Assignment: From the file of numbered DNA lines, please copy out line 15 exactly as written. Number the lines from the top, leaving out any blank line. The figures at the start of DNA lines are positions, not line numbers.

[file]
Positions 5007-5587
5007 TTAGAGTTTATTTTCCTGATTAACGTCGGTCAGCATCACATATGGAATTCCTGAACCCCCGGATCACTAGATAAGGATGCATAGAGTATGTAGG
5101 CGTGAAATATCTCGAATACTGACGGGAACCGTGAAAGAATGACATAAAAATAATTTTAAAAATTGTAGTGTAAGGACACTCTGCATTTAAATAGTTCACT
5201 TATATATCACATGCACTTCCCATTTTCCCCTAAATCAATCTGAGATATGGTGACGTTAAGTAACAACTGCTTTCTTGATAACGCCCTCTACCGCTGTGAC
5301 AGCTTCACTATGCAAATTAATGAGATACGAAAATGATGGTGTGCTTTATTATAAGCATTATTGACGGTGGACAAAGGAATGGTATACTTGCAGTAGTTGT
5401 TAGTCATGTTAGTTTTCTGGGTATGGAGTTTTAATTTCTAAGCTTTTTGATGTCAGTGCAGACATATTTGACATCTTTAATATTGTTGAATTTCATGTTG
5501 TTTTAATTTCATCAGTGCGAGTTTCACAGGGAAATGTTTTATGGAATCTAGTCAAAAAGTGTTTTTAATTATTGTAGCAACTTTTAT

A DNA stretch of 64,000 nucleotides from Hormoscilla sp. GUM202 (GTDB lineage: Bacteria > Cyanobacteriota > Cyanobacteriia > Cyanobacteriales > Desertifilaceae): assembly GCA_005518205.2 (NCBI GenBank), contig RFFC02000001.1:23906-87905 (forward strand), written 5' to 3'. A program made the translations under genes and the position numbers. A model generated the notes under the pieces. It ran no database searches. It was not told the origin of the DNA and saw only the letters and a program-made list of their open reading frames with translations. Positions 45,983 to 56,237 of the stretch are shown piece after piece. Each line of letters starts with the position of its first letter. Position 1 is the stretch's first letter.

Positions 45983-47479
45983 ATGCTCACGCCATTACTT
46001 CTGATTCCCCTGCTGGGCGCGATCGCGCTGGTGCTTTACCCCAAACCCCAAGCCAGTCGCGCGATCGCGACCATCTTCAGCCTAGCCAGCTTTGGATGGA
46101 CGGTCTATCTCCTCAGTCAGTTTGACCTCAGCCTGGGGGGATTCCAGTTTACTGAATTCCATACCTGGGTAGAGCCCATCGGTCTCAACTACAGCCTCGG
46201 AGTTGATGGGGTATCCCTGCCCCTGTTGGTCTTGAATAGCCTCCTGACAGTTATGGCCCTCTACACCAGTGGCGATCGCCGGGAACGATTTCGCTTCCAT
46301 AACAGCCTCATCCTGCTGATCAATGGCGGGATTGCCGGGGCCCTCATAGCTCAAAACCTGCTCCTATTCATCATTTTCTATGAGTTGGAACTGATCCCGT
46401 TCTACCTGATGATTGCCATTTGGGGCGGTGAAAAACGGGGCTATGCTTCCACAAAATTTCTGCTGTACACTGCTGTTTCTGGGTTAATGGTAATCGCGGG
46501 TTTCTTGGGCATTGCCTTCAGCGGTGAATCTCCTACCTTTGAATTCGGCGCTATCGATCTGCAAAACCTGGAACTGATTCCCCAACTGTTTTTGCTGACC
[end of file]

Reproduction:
46401 TCTACCTGATGATTGCCATTTGGGGCGGTGAAAAACGGGGCTATGCTTCCACAAAATTTCTGCTGTACACTGCTGTTTCTGGGTTAATGGTAATCGCGGG